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If you look at older platformers, and even many later ones for other platforms and even the NES, there is typically no "momentum" and "realistic" physics for the main character that you control. Even "Mario Bros." (the arcade game, ported to NES) uses very strange/primitive physics.

I've long wondered: does Super Mario Bros. for NES have the "realistic" momentum effect just because they were the first to think of it and/or have the skills and/or desire to put it in a game? Or does it actually require some kind of "expensive" mathematical calculation which earlier (arcade) hardware simply didn't live up to? And the NES was simply powerful enough to be able to accomplish this?

It's pretty strange if you think about it. It's almost unique to the Super Mario Bros. series of video games, really. I always assumed that other developers simply weren't as good with math/physics or that they were just sloppy developers and didn't take the care to give their game a realistic/"genuine" feeling to how you control the guy.

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    Can you specify what consists realistic or unrealistic physics/momentum and ho that differed between the games (and which games) you want to use as example? Without clear definitions what this is about it might attract opinions only. – Raffzahn Mar 23 at 18:42
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    @Raffzahn I'm referring to how Mario slowly gains momentum when running, heavily affecting the physics of jumping and controlling Mario. In contrast, most other platformers seem to have zero concept of momentum, with the character having full speed immediately after starting to move after standing still. – Z. Laris Mar 23 at 18:50
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    Erm, my remark isn't about discussing this using vague terms in comments, btu a reminder to add this information to the question to make clear what you want an answer to be based on. (Beside: Acceleration has been seen in games before - as early as the 1979 Asteroids arcade, eventually even before with STT pong versions in 1976, so it's about programmers deeming that important or not, not hardware.) – Raffzahn Mar 23 at 19:24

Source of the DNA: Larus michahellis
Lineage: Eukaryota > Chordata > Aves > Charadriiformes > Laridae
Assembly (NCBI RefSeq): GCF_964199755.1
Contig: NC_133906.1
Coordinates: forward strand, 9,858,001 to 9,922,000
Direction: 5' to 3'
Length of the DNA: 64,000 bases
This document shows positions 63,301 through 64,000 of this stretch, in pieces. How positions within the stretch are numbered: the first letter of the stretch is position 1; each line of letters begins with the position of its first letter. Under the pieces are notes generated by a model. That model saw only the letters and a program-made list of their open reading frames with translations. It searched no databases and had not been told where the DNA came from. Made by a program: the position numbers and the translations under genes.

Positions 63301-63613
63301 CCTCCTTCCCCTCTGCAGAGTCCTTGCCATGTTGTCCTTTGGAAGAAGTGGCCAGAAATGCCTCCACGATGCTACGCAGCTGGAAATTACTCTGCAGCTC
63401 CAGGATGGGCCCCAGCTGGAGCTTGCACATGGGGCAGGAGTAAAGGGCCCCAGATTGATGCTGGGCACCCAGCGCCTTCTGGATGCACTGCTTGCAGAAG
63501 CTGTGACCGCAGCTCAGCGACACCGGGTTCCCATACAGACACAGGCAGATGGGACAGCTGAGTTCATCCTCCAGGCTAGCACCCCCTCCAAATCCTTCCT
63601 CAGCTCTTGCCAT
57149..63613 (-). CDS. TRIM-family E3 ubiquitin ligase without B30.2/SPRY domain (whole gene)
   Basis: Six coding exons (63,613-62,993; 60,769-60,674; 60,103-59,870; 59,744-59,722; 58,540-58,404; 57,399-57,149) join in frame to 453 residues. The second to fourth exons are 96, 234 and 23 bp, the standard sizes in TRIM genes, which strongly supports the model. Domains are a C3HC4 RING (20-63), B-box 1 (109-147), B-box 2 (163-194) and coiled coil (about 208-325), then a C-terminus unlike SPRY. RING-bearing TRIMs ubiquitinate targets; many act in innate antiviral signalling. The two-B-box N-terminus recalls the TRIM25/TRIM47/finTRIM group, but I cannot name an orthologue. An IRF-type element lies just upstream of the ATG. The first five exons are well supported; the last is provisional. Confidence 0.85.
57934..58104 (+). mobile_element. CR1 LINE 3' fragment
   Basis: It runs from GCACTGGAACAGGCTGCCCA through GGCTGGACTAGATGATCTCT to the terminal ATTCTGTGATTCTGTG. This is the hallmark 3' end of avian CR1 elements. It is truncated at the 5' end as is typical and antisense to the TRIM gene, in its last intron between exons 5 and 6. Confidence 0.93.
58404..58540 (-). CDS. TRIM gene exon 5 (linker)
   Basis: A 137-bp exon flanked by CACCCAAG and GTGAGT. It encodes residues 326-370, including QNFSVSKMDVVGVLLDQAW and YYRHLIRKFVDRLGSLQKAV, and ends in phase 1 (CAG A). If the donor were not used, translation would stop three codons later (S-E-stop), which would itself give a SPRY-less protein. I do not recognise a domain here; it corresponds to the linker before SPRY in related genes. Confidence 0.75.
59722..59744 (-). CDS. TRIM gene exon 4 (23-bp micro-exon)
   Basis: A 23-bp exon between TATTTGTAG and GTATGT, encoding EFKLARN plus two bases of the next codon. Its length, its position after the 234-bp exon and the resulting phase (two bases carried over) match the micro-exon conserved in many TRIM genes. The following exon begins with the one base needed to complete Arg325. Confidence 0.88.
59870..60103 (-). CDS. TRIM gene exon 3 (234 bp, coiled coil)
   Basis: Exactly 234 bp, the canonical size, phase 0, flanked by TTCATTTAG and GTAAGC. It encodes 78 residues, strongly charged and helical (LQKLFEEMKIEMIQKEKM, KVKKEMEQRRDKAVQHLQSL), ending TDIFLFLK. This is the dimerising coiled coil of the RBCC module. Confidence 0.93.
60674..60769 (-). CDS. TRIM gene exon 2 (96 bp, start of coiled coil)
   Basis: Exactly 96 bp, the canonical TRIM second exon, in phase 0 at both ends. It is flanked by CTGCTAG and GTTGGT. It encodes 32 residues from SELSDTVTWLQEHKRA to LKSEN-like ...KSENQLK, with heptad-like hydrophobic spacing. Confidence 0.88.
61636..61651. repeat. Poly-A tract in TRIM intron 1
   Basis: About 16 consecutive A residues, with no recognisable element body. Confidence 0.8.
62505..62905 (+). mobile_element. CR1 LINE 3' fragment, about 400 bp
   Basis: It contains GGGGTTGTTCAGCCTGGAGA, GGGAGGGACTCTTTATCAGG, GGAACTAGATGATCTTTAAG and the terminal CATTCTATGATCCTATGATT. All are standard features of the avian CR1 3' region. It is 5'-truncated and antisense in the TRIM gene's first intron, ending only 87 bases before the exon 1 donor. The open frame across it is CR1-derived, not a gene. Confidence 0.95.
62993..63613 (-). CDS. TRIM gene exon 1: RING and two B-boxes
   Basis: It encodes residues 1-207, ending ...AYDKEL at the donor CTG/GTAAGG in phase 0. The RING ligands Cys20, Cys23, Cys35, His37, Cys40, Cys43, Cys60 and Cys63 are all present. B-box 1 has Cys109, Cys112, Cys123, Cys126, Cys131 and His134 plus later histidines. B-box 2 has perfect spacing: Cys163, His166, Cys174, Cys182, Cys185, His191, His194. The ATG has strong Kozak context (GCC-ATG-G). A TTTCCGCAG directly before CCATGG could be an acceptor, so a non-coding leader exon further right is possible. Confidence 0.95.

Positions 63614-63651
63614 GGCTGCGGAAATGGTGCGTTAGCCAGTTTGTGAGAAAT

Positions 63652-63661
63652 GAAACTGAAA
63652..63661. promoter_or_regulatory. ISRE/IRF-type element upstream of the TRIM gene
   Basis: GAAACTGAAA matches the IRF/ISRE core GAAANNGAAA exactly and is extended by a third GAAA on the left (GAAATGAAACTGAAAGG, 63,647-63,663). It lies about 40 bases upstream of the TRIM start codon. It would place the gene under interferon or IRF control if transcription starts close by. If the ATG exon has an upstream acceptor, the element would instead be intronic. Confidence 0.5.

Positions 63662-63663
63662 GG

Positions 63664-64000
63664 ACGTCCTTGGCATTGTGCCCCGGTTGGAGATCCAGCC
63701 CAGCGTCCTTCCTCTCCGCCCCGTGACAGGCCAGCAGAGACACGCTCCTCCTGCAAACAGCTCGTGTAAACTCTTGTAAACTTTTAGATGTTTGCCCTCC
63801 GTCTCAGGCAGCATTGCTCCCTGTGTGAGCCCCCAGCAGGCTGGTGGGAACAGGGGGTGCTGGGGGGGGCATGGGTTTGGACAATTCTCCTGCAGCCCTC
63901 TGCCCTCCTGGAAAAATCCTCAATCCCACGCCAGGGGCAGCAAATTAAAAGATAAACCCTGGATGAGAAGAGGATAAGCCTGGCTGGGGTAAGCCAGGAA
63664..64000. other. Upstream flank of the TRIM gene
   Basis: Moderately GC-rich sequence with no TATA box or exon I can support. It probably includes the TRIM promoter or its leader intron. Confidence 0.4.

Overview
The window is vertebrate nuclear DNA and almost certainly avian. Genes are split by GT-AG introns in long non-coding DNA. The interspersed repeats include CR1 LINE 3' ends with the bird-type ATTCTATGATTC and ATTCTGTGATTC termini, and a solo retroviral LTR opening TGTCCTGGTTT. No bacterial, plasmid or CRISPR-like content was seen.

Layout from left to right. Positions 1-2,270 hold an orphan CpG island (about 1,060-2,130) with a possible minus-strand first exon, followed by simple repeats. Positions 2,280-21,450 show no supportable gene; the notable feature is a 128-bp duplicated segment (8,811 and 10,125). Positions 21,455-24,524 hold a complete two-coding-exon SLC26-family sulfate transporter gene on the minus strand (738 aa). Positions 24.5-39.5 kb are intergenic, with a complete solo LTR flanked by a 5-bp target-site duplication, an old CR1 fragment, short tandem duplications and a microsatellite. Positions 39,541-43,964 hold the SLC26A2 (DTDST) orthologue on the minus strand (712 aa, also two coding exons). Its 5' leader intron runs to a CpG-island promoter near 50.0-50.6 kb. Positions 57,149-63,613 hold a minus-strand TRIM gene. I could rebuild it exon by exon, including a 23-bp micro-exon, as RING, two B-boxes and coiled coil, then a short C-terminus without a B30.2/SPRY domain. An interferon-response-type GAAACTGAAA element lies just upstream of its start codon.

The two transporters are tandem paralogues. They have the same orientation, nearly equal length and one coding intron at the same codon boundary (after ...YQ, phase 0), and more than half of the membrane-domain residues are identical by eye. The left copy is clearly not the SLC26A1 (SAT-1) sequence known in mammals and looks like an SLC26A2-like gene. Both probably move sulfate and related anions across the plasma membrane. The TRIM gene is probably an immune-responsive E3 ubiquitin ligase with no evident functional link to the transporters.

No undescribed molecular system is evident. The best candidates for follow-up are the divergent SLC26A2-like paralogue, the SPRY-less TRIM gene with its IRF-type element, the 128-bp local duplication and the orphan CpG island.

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    I think you need to be a little more specific about the systems you are comparing against. But even without that, if there’s one thing I know about the NES, it’s that it’s based on the 6502 CPU, which was extremely popular back in the day, so it would have been pretty trivial to have the very same sprite movement calculation code ported to other systems based on the 6502. So I’d lean towards ‘it’s really just a matter of programming’. – user3840170 Mar 23 at 19:36
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    Joust is not only an obvious predecessor with realistic physics but also the game that [non-Super] Mario Bros directly rips off. – Tommy Mar 24 at 0:39
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There is nothing about the NES that enables Mario's more physics-based behaviour; credit is due to Miyamoto et al for that innovation. Algorithmically, all there really is to it is maintaining a fractional part of location and applying user input as an acceleration rather than directly as a velocity.

So: 16-bit arithmetic rather than 8, two adds rather than one.

The NES has a reasonably fast processor for an 8-bit console but it's within ordinary bounds, and none of the other chips help in the physics calculations.

Sticking with the cost of computation stuff, exact mechanics aside: